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Sunday, 20 June 2010

Here We Are Campaign

Here We Are Campaign - Banza Chela

4 comments:

  1. By the way, TB itself can suppress CD4 counts. (1)

    And, TB is one of the known factors that causes false positive HIV tests. (Especially when only highly sensitive single ELISA screening tests are used.) (2)

    Other than that, how does the guy in question know that '14% of Zambians are HIV positive'? It was once 'common knowledge' that 32.5% of Swazis were 'HIV positive', until a better survey type reduced that to 6%. (3) (This survey type still doesn't use the highly specific (as opposed to sensitive) Western Blot as a confirmation test, which means the final number will be lower still.)


    1) Source: Depressed CD4: Is it always HIV?
    Aaron J. Loeb, BSN, RN
    Celine Hanson, MD
    Texas Children’s Hospital
    12-14-2006

    In Power Point or HTML

    Infections that lower CD4
    or CD4/CD8 ratio

    Tuberculosis (TB)
    Cytolomegalovirus (CMV)
    Herpes Simplex Virus (HSV)
    Epstein Barr Virus (EBV)

    CD4 and TB

    T cell apoptosis has been described in HIV negative individuals with disseminated TB

    * Affected cells include CD4 and CD8+ T cells

    * Individuals with extrapulmonary TB and/or more severe complications are more likely to have lower CD4+ T cells


    2) Kashala O, Marlink R, Ilunga M. et al. 1994. Infection with human immunodeficiency virus type 1 (HIV-1) and human T-cell lymphotropic viruses among leprosy patients and contacts: correlation between HIV-1 cross-reactivity and antibodies to lipoarabionomanna. J. Infect. Dis. 169:296-304.

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  2. 3) Notice how this article tries to claim the positive effects of 'the fight against HIV' for the very different results when using a nationally and statistically representative survey type, as opposed to the usual pregnant women in urban areas survey.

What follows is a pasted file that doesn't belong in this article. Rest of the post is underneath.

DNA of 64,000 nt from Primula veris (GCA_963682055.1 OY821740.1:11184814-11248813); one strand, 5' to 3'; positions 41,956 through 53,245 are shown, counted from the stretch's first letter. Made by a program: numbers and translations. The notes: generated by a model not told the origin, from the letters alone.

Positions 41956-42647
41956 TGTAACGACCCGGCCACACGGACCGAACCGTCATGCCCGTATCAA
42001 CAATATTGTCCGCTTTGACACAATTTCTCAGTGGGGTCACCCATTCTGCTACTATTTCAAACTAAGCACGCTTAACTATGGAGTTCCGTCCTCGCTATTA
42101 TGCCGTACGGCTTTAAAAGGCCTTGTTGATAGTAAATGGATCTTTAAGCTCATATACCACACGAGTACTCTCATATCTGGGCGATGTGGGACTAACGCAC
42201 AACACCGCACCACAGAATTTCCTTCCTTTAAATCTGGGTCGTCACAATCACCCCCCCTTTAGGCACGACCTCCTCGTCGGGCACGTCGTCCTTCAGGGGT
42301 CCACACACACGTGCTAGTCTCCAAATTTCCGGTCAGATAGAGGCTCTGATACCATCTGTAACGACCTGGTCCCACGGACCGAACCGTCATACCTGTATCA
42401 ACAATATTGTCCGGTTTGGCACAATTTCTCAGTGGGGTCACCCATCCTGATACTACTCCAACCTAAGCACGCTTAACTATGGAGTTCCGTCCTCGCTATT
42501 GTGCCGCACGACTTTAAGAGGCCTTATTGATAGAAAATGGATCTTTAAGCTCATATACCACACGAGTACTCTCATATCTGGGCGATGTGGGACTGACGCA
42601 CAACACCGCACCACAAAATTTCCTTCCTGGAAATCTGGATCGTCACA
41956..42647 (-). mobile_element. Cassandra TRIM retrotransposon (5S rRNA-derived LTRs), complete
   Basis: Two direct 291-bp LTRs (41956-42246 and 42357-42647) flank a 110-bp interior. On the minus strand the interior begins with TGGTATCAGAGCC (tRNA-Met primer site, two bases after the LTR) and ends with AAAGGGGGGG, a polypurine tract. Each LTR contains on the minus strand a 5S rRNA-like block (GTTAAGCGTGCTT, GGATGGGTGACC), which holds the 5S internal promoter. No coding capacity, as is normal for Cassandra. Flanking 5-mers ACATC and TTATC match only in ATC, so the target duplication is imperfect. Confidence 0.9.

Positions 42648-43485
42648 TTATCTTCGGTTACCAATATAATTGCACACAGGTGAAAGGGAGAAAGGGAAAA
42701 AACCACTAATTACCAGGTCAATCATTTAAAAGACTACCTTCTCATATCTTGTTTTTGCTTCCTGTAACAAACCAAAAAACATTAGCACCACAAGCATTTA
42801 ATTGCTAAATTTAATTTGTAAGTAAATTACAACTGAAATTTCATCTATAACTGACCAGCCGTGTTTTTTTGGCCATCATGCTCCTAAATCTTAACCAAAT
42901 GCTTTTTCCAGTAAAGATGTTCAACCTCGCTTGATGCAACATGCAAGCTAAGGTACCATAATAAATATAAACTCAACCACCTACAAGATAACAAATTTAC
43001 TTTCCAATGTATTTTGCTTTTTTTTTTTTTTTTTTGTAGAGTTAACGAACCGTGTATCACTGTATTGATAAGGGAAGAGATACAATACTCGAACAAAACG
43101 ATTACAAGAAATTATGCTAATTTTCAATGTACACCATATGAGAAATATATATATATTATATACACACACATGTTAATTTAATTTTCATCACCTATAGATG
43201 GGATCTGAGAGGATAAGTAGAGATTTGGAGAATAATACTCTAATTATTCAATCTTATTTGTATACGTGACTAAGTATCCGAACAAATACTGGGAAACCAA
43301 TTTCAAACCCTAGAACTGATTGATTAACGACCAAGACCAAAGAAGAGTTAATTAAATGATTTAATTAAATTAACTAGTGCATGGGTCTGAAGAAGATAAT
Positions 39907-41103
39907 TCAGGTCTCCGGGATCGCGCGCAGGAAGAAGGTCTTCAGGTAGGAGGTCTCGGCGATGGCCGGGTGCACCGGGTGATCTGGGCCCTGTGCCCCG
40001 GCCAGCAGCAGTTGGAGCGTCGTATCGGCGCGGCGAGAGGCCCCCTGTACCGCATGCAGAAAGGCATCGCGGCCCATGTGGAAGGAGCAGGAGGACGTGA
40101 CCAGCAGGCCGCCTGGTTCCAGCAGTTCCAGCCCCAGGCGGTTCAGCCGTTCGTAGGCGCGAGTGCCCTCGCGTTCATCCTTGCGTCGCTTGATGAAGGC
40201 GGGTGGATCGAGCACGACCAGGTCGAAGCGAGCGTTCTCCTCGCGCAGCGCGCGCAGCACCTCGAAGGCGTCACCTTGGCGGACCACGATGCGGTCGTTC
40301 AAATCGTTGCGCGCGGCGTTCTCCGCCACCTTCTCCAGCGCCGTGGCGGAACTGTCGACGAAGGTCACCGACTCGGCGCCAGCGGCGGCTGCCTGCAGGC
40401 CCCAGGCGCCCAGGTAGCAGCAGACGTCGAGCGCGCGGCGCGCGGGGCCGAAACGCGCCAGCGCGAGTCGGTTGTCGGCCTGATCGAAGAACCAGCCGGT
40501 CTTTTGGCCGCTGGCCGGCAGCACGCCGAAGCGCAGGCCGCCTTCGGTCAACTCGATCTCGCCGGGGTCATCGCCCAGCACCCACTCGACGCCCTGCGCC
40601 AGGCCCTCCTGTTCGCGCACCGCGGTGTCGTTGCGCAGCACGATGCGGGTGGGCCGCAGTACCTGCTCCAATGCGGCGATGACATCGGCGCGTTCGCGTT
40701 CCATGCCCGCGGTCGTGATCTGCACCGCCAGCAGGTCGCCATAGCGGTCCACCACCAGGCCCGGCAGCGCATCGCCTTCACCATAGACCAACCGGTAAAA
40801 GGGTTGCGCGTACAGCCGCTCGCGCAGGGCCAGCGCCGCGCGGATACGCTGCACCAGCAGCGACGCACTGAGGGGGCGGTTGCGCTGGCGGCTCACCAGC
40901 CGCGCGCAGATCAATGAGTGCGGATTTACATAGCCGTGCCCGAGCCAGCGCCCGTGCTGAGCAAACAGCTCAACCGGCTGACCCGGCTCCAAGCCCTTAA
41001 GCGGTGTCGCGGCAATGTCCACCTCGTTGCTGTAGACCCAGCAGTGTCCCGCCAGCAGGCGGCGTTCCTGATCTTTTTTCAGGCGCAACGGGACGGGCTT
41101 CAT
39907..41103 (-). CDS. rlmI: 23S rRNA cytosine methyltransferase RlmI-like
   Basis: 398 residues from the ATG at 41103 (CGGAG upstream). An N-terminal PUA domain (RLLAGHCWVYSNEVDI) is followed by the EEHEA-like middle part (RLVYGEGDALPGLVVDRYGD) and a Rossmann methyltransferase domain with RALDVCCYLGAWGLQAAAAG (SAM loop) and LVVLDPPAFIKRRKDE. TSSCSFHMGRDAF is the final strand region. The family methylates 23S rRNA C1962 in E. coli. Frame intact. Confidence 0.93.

UNICEF DHS IN SWAZILAND

    MBABANE, 27 August (PLUSNEWS) - A dramatically lower number of Swazi teenage girls are being infected by HIV than was previously estimated, suggesting a turning point in the battle against HIV/AIDS in a country with the world's highest HIV infection rates.

    The findings in the report, 'A Baseline Study on HIV Risk Factors', commissioned by the UN Childrens' Fund (UNICEF) are derived from interviews and blood tests of over 1,000 Swazis in two rural areas and revealed that only six percent of girls aged from 15 to 19 were found to be HIV-positive, with most of the HIV infections occurring among older girls.
    "This is the first time we have had data from a scientifically accurate survey of randomly selected households. It confirms some trends we had suspected, but which were belied by previous HIV estimates," said Dr Alan Brody, country representative for UNICEF.

    "This is different from anything that has been seen before. The conventional wisdom is that many more girls were infected," he told PlusNews.

    The study was prompted by the results of the government's 2002 sero-surveillance study, which estimated that 32.5 percent of teenage girls between the ages of 15 and 19 were HIV-positive.


    Pregnant women at urban antenatal clinics are unrepresentative of the general population for many reasons, on top of which they are pregant, and pregnancy makes all kinds of tests go haywire. On the subject of survey types, see:

    How AIDS in Africa Was Overstated - Reliance on Data From Urban Prenatal Clinics Skewed Early Projections
    By Craig Timberg Thursday, April 6, 2006; Page A01

    " In West Africa, Sierra Leone, just then emerging from a devastating civil war, was found to have a national prevalence rate of less than 1 percent -- compared with an estimated U.N. rate of 7 percent. "

    From a previous article in the Boston Globe in 2004:

    Estimates on HIV called too high
    New data cut rates for many nations
    By John Donnelly, Globe Staff | June 20, 2004

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  3. Now these 'estimates' have real world consequences. For instance, if governments believe that HIV infection rates are 20% or more, they will be tempted to divert health resources away from TB and malaria, which means that those diseases start making more victims.

    Also, the dramatic HIV infection rates were predicted to affect population growth, which distorts government planning efforts (that is, when they're not determined to leave everything to 'free markets' and actually still plan their development). Roads, schools, hospitals, etc. are all affected by false statistics.

    South Africa

    Population of South Africa, projections with and without HIV/AIDS